Phoebe [Waller-Bridge]. Definitely Phoebe. We met and connected in so many ways, but the way she really inspired me was in her sense of optimism and self-belief – and her belief in me.

If you hadn’t been a writer, what would you have been?
I’d be a director, but a really poor one.

Do you have any theatrical superstitions or rituals?
No, I’m not superstitious at all.

She was also determined not to offer a big emotional backstory for Jo. “Phoebe was going up for auditions, and any character who was badly behaved always had to be explained away – she was abused, or had a miscarriage, all kinds of ‘womanly’ reasons why she was behaving this way. And usually she either got her comeuppance or came around to reason. I wanted to see someone who was never relenting, who was furious – furious – and not even for good reason.”

Jones adds that writing specifically for Waller-Bridge kept her on her toes. “When you’re watching a film, she’ll always tell you what’s about to happen – and she’ll be right. So I wrote it to try to be Phoebe-proof. I created Jo almost through that exercise: someone who can never be predicted. Which makes her terrifying.”

So how do you stage this play without its inspiration? How difficult was finding a new Jo? “It was so hard,” Jones admits. “I want people to get Jo, and if they don’t get her I don’t want them to do it. She has to be played fearlessly.”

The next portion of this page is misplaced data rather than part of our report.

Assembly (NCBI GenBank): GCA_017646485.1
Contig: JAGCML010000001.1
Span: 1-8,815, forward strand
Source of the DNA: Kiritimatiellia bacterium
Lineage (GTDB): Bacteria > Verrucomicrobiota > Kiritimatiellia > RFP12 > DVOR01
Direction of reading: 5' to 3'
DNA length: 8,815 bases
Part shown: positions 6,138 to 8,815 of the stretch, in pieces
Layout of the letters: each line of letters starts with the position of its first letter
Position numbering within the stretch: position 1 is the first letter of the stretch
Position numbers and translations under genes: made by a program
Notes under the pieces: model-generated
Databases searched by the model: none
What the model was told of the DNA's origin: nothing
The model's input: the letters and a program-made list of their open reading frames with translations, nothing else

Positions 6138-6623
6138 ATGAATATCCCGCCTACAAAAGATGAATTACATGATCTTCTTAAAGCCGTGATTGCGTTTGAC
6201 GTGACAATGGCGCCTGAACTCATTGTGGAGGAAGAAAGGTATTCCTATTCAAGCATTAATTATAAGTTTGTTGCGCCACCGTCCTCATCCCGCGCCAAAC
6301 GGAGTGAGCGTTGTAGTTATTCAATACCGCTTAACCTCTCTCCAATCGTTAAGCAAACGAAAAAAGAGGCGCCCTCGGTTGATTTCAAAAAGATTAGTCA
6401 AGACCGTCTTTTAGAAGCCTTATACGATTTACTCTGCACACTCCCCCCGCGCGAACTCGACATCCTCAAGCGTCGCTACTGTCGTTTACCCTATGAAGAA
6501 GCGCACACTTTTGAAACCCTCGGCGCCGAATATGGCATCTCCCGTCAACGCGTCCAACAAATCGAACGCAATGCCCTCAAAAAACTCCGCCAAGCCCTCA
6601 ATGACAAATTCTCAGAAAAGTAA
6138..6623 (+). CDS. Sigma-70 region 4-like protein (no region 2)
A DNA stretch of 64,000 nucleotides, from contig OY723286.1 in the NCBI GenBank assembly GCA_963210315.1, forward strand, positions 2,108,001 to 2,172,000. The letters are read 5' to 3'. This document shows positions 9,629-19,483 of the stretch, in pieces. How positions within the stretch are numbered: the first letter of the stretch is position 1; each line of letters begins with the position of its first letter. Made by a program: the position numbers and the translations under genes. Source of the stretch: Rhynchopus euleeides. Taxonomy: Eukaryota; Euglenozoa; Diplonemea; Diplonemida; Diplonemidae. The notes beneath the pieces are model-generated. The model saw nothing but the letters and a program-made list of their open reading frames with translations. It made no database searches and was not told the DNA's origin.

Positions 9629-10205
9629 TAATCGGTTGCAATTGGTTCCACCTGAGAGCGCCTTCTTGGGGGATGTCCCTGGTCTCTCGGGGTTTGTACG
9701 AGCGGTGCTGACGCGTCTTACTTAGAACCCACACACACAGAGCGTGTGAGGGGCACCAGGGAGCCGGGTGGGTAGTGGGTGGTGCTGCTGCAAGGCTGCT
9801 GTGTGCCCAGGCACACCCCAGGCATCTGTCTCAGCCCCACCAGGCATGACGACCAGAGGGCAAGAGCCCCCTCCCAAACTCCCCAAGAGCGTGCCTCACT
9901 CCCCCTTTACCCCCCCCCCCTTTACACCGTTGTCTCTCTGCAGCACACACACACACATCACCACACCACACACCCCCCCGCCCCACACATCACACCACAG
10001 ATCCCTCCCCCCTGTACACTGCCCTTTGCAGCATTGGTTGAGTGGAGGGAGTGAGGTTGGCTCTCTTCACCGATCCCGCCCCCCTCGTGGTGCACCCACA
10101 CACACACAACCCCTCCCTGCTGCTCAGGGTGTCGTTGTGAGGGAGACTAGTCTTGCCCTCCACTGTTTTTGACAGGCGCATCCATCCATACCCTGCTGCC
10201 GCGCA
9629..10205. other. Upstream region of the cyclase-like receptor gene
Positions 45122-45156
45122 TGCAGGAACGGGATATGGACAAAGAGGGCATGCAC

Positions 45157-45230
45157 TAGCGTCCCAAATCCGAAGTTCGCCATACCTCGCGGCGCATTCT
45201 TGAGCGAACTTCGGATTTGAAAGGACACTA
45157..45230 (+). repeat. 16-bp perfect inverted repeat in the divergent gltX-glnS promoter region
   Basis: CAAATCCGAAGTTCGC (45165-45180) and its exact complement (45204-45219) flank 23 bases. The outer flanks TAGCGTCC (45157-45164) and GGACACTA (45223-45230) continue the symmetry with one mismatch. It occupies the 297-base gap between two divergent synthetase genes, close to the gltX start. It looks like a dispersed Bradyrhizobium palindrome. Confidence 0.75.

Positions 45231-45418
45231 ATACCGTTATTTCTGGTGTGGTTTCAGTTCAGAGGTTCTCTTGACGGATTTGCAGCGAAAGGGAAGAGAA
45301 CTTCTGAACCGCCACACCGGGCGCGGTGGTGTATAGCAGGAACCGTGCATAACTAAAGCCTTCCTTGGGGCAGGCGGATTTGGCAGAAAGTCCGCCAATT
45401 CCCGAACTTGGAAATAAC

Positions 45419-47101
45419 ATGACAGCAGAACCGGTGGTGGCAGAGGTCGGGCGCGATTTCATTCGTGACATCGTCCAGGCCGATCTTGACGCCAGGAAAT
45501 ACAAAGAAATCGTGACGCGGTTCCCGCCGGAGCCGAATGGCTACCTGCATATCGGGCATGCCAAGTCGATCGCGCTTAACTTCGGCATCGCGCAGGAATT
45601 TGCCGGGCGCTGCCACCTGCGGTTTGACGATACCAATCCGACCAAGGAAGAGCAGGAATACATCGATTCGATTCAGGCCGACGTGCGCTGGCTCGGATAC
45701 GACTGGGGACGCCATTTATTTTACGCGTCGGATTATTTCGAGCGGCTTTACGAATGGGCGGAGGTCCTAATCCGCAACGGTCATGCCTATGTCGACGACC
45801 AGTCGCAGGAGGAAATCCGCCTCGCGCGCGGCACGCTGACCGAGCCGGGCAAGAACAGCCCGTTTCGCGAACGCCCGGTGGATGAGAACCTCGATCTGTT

Then Tuppence Middleton walked in. “She was so clever, and joyfully, gloriously wicked. Steve and I both felt the same: it has to be her.” It will be the actor’s first stage role in almost a decade; she’s been busy starring in TV shows such as Netflix’s Sense8 and the BBC adaptation of War and Peace.

Tuppence Middleton and John Hopkins. Photo: Jonny Birch
Tuppence Middleton and John Hopkins. Photo: Jonny Birch

Jones is making the opposite move: as well as working on a play for the National Theatre, she is “helping out” on series two of Fleabag and has made a pilot with HBO: a comedy thriller called Run, filming in October.

“It’s a love story about a guy and a girl who knew each other when they were teenagers, and had this plan that if they ever wanted to escape their lives they’d text each other ‘run’.”

Learning a new art form is a lot of fun, although Jones knows if she just did TV, she would “miss the live aspect of theatre: everybody being in the same room, pretending the same thing”.